This morning we blessed our 13th mission station at Sitio Kaunlaran in Caloocan city, with the Jesuits as our mission partners. The little chapel, which used to get flooded during heavy rains, had been elevated by about two feet just in time for the occasion. I immediately noticed the recycled floor tiles that had been salvaged from our recently renovated San Roque Parish hall.

When I stood in the sanctuary area, my head almost touched the ceiling. (This is a problem only for tall people like myself, not for Fr Willy who stands only up to my shoulder.) This man does not seem to mind being small among small people in society. No wonder the people of Kaunlaran were instantly at home in his company. It was easy to observe that this man has the gift of being able to blend quickly with the poor. I couldn’t believe that I was actually installing as chaplain of this humble mission station a Jesuit who was the former vice-president of Ateneo de Zamboanga, along with two scholastics.

Some tents had been installed in the street in front of the Chapel. Since only around 30 people could fit inside, most of the people stood in the streets and alleys outside, including the choir. There was a festive atmosphere and a mood of excitement. The fact that it took a while for several priests to give holy communion meant there was a pretty big number of people in attendance. The lady who did an informal emceeing during the program after Mass referred to our mission partners as “Jee-suits”.

After the Mass, one of the scholastics, Bro. Madz, introduced me to the wife of a recent victim of the drug war, who lives just a block or two away from their little apartment. The woman, accompanied by her daughter, narrated to me that a few weeks ago, police operatives barged into their house and, without warrant, arrested her 58-year old husband, along with her 32 year old son. It was around 8pm and they saw around six other men along the street alley, apparently also from the neighboring houses. They were made to stand facing a wall and told that they would get shot if they turned around or attempted to run away. Soon they were brought to the nearby police station and held for questioning. The following morning, the family was informed that the father and son tandem had been brought to the MCU hospital in Caloocan. The wife rushed to the hospital and was shocked to find her husband having seizures and her son looking catatonic. Apparently they had been forced by the police to drink a bitter tasting liquid that immediately sent her husband convulsing. Later they were transfered to PGH. They kept repeating to the doctors that it was the liquid that they were forced to drink that had caused the convulsions. The police, however, claimed it was just plain water. The men were positive it was laced with a drug—perhaps to make sure that they would test positive when given a drug test. A few days later, the husband died in the hospital. Her son is still under detention at the Sangandaan police station. I asked if her husband and her son had been issued an inquest. The woman looked at me and asked in Tagalog, “Ano po ang inquest?”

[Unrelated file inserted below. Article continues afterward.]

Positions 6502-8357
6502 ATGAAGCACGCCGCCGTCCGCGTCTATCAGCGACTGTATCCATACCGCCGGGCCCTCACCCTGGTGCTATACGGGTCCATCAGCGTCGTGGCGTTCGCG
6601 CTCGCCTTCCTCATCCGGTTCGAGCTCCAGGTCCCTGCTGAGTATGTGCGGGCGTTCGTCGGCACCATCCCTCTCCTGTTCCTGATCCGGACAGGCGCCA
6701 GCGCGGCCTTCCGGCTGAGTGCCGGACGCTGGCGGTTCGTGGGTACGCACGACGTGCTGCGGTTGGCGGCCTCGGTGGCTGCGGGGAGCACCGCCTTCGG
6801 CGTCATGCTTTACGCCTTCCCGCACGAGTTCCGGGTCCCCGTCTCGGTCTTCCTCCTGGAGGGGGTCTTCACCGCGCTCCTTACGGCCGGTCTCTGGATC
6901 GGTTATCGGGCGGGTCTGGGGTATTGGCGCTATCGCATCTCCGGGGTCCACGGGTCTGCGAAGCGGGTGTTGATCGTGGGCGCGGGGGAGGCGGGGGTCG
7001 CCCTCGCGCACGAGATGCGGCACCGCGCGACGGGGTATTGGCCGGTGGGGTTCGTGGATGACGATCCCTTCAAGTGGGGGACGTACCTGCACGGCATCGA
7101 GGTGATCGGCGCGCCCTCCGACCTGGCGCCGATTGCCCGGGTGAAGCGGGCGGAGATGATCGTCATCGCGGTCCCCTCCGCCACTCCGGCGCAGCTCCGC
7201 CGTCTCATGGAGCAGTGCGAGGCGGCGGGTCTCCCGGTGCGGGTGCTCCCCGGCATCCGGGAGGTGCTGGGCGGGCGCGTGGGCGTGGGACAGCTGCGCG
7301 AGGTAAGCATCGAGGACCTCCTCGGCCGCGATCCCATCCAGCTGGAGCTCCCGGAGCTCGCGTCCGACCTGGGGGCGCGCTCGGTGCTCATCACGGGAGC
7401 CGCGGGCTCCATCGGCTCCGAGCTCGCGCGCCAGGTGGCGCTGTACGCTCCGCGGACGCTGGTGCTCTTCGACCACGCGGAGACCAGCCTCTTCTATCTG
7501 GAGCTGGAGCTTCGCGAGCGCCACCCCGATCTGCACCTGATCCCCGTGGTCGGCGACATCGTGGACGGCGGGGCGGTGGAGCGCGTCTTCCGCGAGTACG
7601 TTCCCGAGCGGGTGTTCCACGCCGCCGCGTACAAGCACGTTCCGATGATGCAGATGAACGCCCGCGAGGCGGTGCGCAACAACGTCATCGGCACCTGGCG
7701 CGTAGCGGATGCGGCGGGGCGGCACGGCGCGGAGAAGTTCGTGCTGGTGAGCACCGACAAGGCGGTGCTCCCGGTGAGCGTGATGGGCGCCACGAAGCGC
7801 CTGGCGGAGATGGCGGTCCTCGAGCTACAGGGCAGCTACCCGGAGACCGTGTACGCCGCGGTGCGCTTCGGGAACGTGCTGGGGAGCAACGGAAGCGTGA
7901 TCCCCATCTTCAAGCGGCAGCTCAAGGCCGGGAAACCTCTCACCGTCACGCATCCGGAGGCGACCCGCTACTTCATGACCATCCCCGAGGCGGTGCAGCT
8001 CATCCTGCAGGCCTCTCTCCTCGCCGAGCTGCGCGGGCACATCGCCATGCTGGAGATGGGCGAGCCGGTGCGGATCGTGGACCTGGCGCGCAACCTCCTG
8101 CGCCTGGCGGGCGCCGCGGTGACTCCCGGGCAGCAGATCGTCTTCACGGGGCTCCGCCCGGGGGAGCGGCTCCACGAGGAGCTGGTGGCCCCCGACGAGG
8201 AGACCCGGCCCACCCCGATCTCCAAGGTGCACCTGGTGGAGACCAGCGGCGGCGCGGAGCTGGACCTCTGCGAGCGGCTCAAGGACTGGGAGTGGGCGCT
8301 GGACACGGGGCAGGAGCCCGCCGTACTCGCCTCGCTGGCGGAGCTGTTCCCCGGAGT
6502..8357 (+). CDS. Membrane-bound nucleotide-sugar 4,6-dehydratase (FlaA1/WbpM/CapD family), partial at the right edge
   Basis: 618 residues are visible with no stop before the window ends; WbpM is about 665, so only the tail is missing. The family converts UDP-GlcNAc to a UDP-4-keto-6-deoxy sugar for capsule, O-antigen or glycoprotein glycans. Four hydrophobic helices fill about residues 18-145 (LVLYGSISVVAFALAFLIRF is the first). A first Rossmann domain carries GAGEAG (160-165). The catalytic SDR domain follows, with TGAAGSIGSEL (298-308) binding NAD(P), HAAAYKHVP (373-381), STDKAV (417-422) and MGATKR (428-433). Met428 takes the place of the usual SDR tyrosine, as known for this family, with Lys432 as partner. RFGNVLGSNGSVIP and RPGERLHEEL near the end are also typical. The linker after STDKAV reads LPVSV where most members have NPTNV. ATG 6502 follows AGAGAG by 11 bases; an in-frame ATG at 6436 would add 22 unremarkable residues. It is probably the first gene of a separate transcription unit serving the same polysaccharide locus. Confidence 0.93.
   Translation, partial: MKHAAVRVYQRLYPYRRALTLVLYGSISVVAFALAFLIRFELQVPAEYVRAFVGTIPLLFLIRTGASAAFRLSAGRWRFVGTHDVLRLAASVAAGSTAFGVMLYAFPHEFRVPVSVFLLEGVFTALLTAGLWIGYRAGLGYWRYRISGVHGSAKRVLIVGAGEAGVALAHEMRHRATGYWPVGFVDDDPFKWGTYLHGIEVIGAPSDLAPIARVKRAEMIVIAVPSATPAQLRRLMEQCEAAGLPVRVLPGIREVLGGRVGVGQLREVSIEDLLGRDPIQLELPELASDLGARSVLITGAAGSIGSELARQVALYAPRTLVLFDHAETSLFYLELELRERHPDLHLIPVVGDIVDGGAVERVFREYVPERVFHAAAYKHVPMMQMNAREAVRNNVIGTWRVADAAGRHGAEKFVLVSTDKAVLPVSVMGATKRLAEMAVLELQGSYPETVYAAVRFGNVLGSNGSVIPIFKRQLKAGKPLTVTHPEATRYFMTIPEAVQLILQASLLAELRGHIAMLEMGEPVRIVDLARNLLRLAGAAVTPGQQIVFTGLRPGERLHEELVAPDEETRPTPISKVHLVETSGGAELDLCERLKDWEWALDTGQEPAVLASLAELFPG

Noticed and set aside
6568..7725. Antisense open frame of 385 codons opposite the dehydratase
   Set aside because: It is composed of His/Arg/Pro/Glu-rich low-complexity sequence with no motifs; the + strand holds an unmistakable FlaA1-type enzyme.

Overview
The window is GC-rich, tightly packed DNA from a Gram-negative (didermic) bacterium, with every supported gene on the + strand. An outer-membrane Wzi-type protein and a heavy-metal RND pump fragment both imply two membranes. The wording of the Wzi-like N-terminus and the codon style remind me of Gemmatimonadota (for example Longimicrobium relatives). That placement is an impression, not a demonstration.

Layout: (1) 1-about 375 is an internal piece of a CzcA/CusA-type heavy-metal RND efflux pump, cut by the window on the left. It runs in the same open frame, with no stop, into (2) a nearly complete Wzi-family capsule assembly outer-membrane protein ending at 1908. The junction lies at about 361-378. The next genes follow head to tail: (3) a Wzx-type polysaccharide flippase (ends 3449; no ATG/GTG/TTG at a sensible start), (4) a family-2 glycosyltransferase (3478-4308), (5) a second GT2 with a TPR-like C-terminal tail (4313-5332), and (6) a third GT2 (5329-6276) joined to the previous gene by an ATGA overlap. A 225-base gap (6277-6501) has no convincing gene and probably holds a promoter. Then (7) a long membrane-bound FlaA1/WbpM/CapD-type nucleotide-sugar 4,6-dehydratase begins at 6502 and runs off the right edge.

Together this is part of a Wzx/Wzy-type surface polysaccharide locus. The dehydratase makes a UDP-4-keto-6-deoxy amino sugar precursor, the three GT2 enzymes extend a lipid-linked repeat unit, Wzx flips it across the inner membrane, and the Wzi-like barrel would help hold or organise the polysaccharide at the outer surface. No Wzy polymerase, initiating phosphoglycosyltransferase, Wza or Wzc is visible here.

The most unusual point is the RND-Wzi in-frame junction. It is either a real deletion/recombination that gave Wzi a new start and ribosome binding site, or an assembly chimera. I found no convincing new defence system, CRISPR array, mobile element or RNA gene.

I sat with Bro. Madz as I spoke with the victim’s family in a corner of the chapel, while a program meant to welcome Fr Willy was going on. Fortunately for the family, one of the guests at the launching volunteered to have the family assisted pro bono by a lawyer.

Whew. What a way to get our Jesuit partners started in their mission. Welcome to Caloocan, Fr Willy Samson, SJ and companion-scholastics!

We also blessed the little apartment that will serve as residence for our new mission partners. It took me only a minute to sprinkle the whole house with holy water. I saw an office table as soon as I entered the living room that extended to a tiny kitchen area with toilet and bathroom on the side, climbed a flight of stairs and almost hit my head against the beam, entered a second floor which served as a bedroom with double deck bed (presumably for the scholastics) and a single bed near the window (presumably for Fr Willy). From the window you could hear an infant crying, most likely from the next door neighbor’s house.

On our way back, I saw a tricycle driver slumped on the seat of his parked vehicle, sound asleep, while huge trucks sped along the Dagatdagatan highway. He reminded me of the Irish saying, “May you sleep the sleep of the just.”

May God be glorified in our newly-inaugurated Sacred Heart Mission Station!


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